Just back from Crufts
I have just returned from Crufts – the dog show of all dog shows. Every year I go it seems to get bigger and better. There are more things for the average dog owner to enjoy such as agility, flyball, training classes, heel to music demonstrations and trade stands by the hundreds. You could spend all day at Crufts and not see one dog being shown. I love the buzz, the energy and the passion. Dog owners from all over the world unite for four days of pure heaven. But for a few of the dogs that are being shown, I’m not so sure that is the case.
I make no secret of the fact that I come from a rescue-oriented background and have never been a part of the show-dog world, but that’s not to say I’m completely against it, either. If the dog enjoys the attention, the hustle and bustle, the grooming and the travel, then I have no problem with it. But I see some dogs at Crufts and other dog shows that look completely miserable, and if we are to be honest, showing that type of dog is not really for the dog at all. If you asked those dogs what they would prefer to be doing, running outside chasing rabbits would be my guess, rather than spending most of the day in a crate, prancing around a room and having to stand still for long periods being felt up by a person they don’t know. No, showing holds no benefits for that type of dog at all; it is purely for the owner.
I have an issue with the word ‘conformation,’ which in dog show terms means "overall appearance and structure – an indication of the dog’s ability to produce quality puppies" (American Kennel Club). Dogs are judged on appearance and form, the winner being the closest to conformation. The judge examines the dog and then "gives awards on how closely the dog compares to the judge’s mental image of the perfect dog described in the breed’s official standard." I think the dog world needs to take a closer look at the concept of breed conformation. Celebrating and perpetuating a strict set of rules constituting breed conformation means that many breeds of dogs live with disabling physical characteristics and hereditary diseases that can cause acute suffering and in some cases premature death. Many of our beautiful breeds are being bred to destruction such as the Great Dane, the German Shepherd and the Cavalier King Charles, but no breed is more maligned or disfigured than the English ‘British’ Bulldog.
I recall an argument I recently had with a breeder of English bulldogs who took great affront at my concerns about the breed. She accused me of wanting to ban them – her immediate reaction to questions I asked her that she knew she couldn’t defend. For example, do you think it is right that 80% of bulldogs cannot be whelped naturally because the puppies’ head are too big? Don’t you think it cruel that these dogs find physical exercise difficult because their legs are so crooked that their joints tire easily? How unkind is it that these dogs have been bred to have such short noses that they suffer from brachycephalic upper airway syndrome – difficulty breathing particularly during exercise and in hot weather? Isn’t it uncomfortable to have so many folds on the face that fold dermatitis and other infections can occur if not cleaned daily? The breeder told me that facial folds were important because they helped drain the blood away from a bulldog’s face when it was bull baiting. I didn’t know we still practiced that in this country! I then showed her a print of what a bulldog used to look like in the 1800’s, a proud, fit, long-legged dog that looked like it could take on a whole empire, not just one raging bull. I’m not condoning the vicious sport of bull baiting, long since banned (thank goodness), but our English bulldogs these days couldn’t take on a fly let alone a bull. How can breeders ignore the suffering of their dogs all in the name of conformation? Why do those championing breed conformation continue to celebrate this breed’s discomfort and deformity?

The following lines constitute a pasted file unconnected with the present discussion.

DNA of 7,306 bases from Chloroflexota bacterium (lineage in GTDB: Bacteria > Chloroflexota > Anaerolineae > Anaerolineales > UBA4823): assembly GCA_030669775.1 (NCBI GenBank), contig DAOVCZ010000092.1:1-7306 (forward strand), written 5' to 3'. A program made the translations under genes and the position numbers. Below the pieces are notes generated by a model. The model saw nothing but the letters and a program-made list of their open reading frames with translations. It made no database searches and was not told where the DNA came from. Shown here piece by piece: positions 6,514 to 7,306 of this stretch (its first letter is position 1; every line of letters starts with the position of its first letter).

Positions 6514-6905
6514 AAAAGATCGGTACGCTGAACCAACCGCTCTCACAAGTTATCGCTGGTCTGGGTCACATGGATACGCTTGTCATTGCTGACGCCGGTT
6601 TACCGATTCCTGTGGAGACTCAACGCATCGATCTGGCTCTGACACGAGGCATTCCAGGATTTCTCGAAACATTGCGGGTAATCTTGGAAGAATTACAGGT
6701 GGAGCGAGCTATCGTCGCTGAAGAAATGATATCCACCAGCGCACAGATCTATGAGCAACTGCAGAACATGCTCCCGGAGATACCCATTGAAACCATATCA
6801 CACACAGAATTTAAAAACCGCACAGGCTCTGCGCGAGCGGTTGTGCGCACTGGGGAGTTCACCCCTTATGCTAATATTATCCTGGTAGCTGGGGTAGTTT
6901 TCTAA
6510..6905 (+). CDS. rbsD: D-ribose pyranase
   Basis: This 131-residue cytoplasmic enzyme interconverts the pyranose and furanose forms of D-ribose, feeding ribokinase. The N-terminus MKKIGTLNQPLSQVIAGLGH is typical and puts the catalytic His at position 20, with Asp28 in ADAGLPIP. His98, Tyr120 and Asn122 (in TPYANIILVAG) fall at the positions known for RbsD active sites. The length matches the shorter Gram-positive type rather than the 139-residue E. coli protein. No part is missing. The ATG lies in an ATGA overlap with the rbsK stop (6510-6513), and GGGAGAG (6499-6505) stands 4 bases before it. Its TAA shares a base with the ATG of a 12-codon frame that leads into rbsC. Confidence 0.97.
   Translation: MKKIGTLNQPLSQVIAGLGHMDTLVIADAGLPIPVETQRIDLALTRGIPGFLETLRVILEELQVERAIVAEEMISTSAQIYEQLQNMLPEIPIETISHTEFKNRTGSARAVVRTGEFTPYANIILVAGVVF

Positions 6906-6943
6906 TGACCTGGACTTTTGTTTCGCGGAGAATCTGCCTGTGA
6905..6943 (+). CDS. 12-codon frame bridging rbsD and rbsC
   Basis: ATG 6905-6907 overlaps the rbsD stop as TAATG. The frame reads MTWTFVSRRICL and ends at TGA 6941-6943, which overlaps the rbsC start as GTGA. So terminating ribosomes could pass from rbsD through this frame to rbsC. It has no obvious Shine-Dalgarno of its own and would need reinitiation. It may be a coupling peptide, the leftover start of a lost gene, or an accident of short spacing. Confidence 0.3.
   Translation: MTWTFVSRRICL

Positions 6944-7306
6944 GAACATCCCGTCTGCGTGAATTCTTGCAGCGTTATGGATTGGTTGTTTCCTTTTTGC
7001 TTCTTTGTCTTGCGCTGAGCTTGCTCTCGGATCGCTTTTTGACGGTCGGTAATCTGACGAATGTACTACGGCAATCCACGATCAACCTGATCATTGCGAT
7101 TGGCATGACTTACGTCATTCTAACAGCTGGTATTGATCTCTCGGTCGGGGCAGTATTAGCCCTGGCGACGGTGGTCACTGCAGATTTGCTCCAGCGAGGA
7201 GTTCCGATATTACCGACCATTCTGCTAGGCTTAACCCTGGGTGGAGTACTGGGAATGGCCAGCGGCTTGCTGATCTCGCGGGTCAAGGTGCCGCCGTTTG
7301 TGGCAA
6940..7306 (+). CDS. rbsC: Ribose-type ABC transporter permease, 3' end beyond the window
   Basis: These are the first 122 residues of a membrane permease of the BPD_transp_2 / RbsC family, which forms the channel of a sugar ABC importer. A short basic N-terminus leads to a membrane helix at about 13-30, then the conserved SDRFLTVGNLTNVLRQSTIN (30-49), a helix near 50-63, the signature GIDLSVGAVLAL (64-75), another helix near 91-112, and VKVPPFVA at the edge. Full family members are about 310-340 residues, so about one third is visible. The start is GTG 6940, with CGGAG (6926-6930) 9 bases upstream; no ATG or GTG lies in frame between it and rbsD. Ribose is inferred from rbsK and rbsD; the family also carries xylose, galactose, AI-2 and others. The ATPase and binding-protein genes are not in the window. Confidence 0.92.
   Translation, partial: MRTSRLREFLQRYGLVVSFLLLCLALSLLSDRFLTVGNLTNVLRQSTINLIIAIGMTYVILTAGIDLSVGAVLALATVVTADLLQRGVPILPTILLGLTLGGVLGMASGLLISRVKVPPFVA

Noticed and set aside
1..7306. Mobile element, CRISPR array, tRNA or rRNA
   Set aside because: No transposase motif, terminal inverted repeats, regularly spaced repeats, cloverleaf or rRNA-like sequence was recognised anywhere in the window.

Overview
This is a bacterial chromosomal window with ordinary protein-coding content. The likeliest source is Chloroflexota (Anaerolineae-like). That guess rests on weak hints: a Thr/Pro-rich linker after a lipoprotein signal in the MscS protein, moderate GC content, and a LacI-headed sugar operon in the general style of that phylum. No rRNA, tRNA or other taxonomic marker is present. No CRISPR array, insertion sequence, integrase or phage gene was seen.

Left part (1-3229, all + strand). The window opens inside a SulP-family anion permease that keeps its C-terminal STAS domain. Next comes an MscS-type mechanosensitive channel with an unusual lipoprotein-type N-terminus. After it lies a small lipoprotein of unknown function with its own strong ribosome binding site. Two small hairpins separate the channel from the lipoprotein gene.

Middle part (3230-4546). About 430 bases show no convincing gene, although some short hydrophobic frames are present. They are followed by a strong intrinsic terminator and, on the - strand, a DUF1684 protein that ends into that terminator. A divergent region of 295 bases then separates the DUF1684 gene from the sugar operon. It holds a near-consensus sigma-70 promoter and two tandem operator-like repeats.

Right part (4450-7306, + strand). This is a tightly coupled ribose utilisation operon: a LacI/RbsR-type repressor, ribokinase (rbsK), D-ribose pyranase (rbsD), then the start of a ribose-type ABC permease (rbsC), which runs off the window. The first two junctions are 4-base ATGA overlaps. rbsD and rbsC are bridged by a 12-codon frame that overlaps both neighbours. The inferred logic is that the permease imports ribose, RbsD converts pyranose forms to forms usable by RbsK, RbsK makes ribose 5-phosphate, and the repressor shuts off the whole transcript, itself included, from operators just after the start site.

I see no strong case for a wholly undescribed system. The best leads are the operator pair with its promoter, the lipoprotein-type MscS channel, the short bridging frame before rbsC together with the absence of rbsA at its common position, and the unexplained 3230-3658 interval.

And it’s not just the Bulldog. Approximately 500 genetic health defects have been documented in dogs and defects are very high in purebreds because the gene pool is so limited. There are currently standards in place which require that offspring come from the mating of registered dogs with the same lineage. Breeding dogs from the same champion will pass on the good and the bad genes, and breeding dogs that are too closely related, which is common practice, means there is more of a chance that defective genes will come together. There are some breeders who are working hard to breed out defective genes, but many will breed so much to conformity in the hope there will be champion stock, that healthy dogs are rejected in favour of ones that meet breed conformation standards regardless of health.
There are also many breeders that will defend their breeding practices by saying that ‘line breeding’, i.e. breeding grandparent to grandchild, cousin to cousin, uncle to niece etc. is ok as long as you are not ‘inbreeding’ (parent to child, siblings etc.) Geneticists disagree. Line breeding is still classed as inbreeding and it weakens the gene pool considerably. How can we as a dog loving nation allow this to continue? It seems to me that thinking about the dog’s well–being comes second to breed conformation. Breeders will seek to defend this notion, but unfortunately they can’t argue what is staring them full in the face, ‘in the long term, without the introduction of new and unrelated genes, all living creatures will suffer loss of genetic diversity, leading to weaker animals with health problems.’
The situation is now so serious that scientists are predicting that in the future many breeds will become extinct. The evidence is there and it’s happening now. Which breeds? I’ll leave you with one that has already made it onto the list of endangered breeds. The beloved flat coated Retriever. Shocked? That is just the tip of the iceberg!
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